• Who is "American"?
  • American Languages
  • All the Past We Leave Behind? Ole E. Rölvaag and the Immigrant Trilogy
  • Modernism, Ethnic Labeling, and The Quest for Wholeness: Jean Toomer's New American Race
  • Freud, Marx, Hard-Boiled
  • Confidence and Uncertainty in The Portrait of A Lady
  • Hemingway Spoken Here
  • Henry Roth: Ethnicity, Modernity, and Modernism
  • The Clock, The Salesman, and the Breast
  • Was Modernism Antitotalitarian?
  • Facing the Extreme
  • Grand Central Terminal
  • Lines of Expansion
  • Four Contemporaries and the Closing of the West
  • Chicago's "Dream City"
Extent
1 online resource (xx, 620 pages)
Form of item
online
Isbn
9781139053594
Isbn Type
(ebook)
Media category
computer
Media MARC source
rdamedia
Media type code
  • c
Other physical details
digital, PDF file(s).
Specific material designation
remote
System control number
(UkCbUP)CR9781139053594
Label
The Cambridge history of American literature, Volume 6, Prose writing, 1910–1950, general editor, Sacvan Bercovitch
Link
https://doi.org/10.1017/CHOL9780521497312
Publication
Note
Title from publisher's bibliographic system (viewed on 18 Nov 2015)
Carrier category
online resource
Carrier category code
  • cr
Carrier MARC source
rdacarrier
Content category
text
Content type code
  • txt
Content type MARC source
rdacontent
Contents
  • Frederick Jackson Turner in The Dream City
  • Henry Adams's Education and The Grammar of Progress
  • Jack London's Career and Popular Discourse
  • Innocence and Revolt in the "Lyric Years": 1900-1916
  • The Armory show of 1913 and the Decline of Innocence
  • The Play of Hope and Despair
  • The Great War and The Fate of Writing
  • Fiction in a Tme of Plenty
  • When the War Was Over: the Return of Detachment
  • The "Jazz Age" and the "Lost Generation" Revisited
  • A Cultural History of the Modern American Novel: Introduction
  • The Perils of Plenty, or How The Twenties Acquired a Paranoid Tilt
  • Disenchantment, Flight, and The Rise of Professionalism in an Age of Plenty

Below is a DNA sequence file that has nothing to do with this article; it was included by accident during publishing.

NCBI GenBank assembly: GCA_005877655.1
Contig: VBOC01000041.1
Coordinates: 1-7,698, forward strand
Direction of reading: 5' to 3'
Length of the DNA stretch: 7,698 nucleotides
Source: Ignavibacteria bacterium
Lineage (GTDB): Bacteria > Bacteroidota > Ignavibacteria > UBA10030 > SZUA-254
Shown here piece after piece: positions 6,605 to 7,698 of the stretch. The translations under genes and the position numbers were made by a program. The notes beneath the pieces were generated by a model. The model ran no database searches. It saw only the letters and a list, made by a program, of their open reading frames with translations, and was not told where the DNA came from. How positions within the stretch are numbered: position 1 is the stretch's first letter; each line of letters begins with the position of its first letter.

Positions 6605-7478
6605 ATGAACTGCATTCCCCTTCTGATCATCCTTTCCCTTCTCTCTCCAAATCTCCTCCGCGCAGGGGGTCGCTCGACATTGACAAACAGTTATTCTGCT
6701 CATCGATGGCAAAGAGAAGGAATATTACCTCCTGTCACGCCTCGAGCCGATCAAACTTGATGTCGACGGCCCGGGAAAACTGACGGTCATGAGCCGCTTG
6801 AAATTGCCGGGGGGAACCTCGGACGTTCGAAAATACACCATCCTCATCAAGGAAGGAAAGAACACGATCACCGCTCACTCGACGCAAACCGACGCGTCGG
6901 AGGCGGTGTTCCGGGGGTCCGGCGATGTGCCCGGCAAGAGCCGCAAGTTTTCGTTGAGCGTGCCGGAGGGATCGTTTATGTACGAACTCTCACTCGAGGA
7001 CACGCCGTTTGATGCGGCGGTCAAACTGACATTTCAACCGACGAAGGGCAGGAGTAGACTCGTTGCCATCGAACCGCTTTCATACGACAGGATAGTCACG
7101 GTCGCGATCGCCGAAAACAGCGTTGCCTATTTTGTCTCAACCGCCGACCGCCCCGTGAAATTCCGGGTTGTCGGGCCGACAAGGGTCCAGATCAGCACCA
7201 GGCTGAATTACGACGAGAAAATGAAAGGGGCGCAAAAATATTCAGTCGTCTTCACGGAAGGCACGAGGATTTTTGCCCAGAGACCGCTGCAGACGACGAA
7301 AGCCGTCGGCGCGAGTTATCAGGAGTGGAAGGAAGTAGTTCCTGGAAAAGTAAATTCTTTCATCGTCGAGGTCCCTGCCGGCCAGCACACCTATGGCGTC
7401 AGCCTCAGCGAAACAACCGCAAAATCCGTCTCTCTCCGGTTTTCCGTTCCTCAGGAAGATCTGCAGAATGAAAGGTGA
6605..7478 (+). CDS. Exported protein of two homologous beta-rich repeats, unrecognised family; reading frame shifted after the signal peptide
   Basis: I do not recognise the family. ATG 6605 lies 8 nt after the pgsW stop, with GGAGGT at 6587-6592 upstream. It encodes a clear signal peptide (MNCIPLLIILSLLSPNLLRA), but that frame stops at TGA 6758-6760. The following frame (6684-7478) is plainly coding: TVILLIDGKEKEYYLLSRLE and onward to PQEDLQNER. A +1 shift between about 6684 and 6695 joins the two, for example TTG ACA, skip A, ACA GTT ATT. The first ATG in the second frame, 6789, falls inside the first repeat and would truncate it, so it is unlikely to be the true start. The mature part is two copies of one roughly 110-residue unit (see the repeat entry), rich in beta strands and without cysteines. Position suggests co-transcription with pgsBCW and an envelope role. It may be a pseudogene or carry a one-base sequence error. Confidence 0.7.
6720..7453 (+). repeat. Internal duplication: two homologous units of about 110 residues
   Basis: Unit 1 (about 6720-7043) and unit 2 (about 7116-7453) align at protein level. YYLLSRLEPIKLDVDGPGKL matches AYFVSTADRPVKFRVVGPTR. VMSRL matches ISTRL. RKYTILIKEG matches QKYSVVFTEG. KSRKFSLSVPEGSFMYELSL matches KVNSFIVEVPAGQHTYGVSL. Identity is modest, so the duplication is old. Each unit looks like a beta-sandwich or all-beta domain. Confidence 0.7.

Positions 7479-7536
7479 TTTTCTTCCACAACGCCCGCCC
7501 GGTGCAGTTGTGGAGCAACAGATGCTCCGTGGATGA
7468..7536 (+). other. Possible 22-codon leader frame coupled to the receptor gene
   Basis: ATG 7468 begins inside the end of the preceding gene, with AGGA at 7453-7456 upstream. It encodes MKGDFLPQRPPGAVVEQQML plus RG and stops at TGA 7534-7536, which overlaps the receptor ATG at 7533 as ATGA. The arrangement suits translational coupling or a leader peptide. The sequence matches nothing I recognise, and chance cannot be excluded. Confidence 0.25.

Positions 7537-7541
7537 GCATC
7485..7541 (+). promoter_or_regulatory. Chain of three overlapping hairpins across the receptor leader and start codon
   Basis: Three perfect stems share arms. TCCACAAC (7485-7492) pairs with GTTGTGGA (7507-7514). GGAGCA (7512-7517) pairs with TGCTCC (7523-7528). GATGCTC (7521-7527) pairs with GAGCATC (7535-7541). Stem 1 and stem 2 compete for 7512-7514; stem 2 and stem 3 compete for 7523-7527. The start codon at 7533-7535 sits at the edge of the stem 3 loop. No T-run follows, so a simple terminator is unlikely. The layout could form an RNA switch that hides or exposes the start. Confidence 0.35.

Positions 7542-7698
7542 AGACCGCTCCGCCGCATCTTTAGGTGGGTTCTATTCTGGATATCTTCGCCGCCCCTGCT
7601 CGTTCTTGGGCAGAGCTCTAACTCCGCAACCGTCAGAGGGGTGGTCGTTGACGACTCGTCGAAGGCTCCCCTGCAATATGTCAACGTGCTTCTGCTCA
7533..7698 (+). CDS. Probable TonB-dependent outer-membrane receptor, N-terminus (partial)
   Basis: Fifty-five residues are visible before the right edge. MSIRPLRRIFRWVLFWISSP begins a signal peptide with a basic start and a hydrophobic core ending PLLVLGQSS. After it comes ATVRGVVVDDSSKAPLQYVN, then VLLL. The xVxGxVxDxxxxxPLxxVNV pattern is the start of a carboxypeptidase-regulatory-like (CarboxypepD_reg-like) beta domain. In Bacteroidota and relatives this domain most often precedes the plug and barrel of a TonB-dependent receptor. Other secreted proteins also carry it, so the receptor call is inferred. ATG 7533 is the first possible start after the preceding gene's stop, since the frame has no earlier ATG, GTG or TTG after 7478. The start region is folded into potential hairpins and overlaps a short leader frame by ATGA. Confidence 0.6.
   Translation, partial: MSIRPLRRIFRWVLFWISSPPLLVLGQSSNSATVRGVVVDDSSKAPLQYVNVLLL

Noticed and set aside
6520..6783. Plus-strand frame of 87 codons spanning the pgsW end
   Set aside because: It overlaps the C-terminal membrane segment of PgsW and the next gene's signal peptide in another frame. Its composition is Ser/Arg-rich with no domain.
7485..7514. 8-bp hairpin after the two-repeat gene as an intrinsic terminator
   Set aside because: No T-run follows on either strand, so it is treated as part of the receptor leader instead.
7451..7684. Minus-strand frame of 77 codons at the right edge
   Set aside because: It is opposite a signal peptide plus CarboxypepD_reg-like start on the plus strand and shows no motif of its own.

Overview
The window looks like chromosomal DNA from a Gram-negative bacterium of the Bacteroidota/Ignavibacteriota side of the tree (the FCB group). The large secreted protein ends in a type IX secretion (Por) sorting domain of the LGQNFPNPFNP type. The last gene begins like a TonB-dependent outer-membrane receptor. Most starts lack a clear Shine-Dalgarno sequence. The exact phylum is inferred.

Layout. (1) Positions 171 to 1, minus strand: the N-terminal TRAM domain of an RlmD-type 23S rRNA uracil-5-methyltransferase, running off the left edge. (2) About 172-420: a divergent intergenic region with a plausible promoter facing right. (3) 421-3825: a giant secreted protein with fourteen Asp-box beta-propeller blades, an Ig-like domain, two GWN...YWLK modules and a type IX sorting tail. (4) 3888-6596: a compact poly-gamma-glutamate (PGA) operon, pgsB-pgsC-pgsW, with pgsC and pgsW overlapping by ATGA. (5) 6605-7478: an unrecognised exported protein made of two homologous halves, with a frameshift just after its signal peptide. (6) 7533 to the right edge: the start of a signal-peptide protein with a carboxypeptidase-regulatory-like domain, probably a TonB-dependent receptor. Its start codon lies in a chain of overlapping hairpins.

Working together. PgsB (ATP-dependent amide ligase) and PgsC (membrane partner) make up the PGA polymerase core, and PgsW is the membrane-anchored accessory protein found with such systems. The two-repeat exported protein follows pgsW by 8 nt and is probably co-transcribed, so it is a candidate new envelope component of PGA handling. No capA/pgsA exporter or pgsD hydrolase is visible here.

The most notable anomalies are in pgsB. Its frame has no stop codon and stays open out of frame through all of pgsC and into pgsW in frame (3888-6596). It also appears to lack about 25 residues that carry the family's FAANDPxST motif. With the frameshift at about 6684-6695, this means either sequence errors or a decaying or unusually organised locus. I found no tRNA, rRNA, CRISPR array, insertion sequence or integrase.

• Class, Power, and Violence in a New Age
  • The Fear of Feminization and The Logic of Modest Ambition
  • Marginality and Authority
  • Race, Gender, and Region
  • War as Metaphor: The Example of Ernest Hemingway
  • The Fate of Writing During the Great Depression
  • The Discovery of Poverty and the Return of Commitment
  • The Search for "Culture" as a Form of Commitment
  • David Minter
  • Three Responses: The Examples of Henry Miller, Djuna Barnes, and John Dos Passos
  • Residual Individualism and Hedged Commitments
  • The Search for Shared Purpose: Struggles on the Left
  • Documentary Literature and The Disarming of Dissent
  • The Southern Renaissance: Forms of Reaction and Innovation
  • History and Novels
  • Novels and History: The Example of William Faulkner
  • Fictions of the Harlem Renaissance
  • A New Negro?
  • Rafia Zafar
  • A Dream City, Lyric Years, and a Great War
  • Black Manhattan
  • Avatars and Manifestos
  • Harlem as A State of Mind: Hughes, McKay, Toomer
  • A New Negro, A New Woman: Larsen, Fauset, Bonner
  • "Dark -- Skinned Selves Without Fear or Shame: Thurman and Nugent"
  • Genre in The Renaissance: Fisher, Schuyler, Cullen, White, Bontemps
  • Southern Daughter, Native Son: Hurston and Wright
  • Black Modernism
  • Ethnic Modernism
  • Introduction
  • The Novel as Ironic Reflection
  • Werner Sollors
  • Gertrude Stein and "Negro Sunshine"
  • Ethnic Lives and "Lifelets"
  • Ethnic Themes, Modern Themes
  • Mary Antin: Progressive Optimism against The Odds
  • Who is "American"?
  • American Languages
  • All the Past We Leave Behind? Ole E. Rölvaag and the Immigrant Trilogy
  • Modernism, Ethnic Labeling, and The Quest for Wholeness: Jean Toomer's New American Race
  • Freud, Marx, Hard-Boiled
  • Confidence and Uncertainty in The Portrait of A Lady
  • Hemingway Spoken Here
  • Henry Roth: Ethnicity, Modernity, and Modernism
  • The Clock, The Salesman, and the Breast
  • Was Modernism Antitotalitarian?
  • Facing the Extreme
  • Grand Central Terminal
  • Lines of Expansion
  • Four Contemporaries and the Closing of the West
  • Chicago's "Dream City"
Extent
1 online resource (xx, 620 pages)
Form of item
online
Isbn
9781139053594
Isbn Type
(ebook)
Media category
computer
Media MARC source
rdamedia
Media type code
  • c
Other physical details
digital, PDF file(s).
Specific material designation
remote
System control number
(UkCbUP)CR9781139053594